Many Ohio residents have considered the use of irrevocable trusts as part of a comprehensive estate plan. There are various advantages and disadvantages to these types of instruments, and people should be aware of them.
A properly constructed irrevocable trust allows its assets to be exempt from any estate taxes upon the death of the grantor. This allows those assets to be distributed to the beneficiaries at their full value, but the grantor must give relinquished all control over the assets. Traditionally, the irrevocable nature of the trust means that grantors will be unable to change most of the details of the trust after its creation.
Despite its irrevocable nature, there are some situations in which certain provisions of the trust can be changed. These can include a change in its trustee or its beneficiaries as well as a change of the state having jurisdiction over the trust. In order to make these types of changes, consent is required from the trustee and all beneficiaries. The main disadvantage of changing the terms of an irrevocable trust is that the federal estate tax advantages can be compromised in some cases. However, the Internal Revenue Service has issued a series of private letter rulings which, while having no precedential value except to the taxpayers to whom they were given, indicate that under certain circumstances the estate tax advantages will remain.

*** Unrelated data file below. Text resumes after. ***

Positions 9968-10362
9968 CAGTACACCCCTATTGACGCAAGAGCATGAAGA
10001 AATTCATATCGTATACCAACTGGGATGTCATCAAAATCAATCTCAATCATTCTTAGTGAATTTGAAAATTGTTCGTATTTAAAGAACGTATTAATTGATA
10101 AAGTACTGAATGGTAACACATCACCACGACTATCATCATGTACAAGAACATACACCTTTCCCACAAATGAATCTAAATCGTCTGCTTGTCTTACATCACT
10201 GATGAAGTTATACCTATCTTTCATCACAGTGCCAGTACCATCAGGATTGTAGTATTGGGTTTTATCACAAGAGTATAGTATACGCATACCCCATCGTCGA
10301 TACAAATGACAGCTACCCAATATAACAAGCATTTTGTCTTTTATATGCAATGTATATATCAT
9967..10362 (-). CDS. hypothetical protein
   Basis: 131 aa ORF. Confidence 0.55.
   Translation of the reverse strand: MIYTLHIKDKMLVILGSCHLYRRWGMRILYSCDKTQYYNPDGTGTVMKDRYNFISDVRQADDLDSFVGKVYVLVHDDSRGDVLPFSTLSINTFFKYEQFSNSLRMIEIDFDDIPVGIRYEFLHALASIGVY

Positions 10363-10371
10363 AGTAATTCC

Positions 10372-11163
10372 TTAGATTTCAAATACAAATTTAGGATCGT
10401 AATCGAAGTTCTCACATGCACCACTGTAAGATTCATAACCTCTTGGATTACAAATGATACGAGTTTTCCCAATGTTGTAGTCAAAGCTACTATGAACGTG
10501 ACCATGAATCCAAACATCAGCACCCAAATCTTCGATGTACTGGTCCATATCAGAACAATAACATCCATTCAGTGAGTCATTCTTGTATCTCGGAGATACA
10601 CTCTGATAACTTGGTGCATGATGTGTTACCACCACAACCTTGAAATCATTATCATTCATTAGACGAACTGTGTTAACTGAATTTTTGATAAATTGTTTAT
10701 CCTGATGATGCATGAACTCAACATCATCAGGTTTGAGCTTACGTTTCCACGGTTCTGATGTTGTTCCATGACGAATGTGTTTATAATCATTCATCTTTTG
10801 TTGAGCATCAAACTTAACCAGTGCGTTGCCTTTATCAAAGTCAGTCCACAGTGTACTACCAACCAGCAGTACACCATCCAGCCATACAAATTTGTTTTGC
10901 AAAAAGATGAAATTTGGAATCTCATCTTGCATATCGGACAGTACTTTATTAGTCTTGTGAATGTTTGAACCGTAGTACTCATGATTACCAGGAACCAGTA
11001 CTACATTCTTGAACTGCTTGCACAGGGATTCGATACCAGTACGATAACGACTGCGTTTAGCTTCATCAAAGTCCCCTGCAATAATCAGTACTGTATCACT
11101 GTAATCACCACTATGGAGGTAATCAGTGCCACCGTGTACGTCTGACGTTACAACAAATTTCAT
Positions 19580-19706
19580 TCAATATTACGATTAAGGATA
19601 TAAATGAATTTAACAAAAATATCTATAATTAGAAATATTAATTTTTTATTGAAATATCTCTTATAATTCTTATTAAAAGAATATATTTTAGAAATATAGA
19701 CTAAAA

Those who are considering using an irrevocable trust as part of a comprehensive estate plan may wish to consult with an attorney who has experience in this area. As avoidance of estate taxes may not be an issue with people whose estates are already well within the exemption, the attorney may suggest other types of instruments that are suitable for the preservation and protection of a client's estate.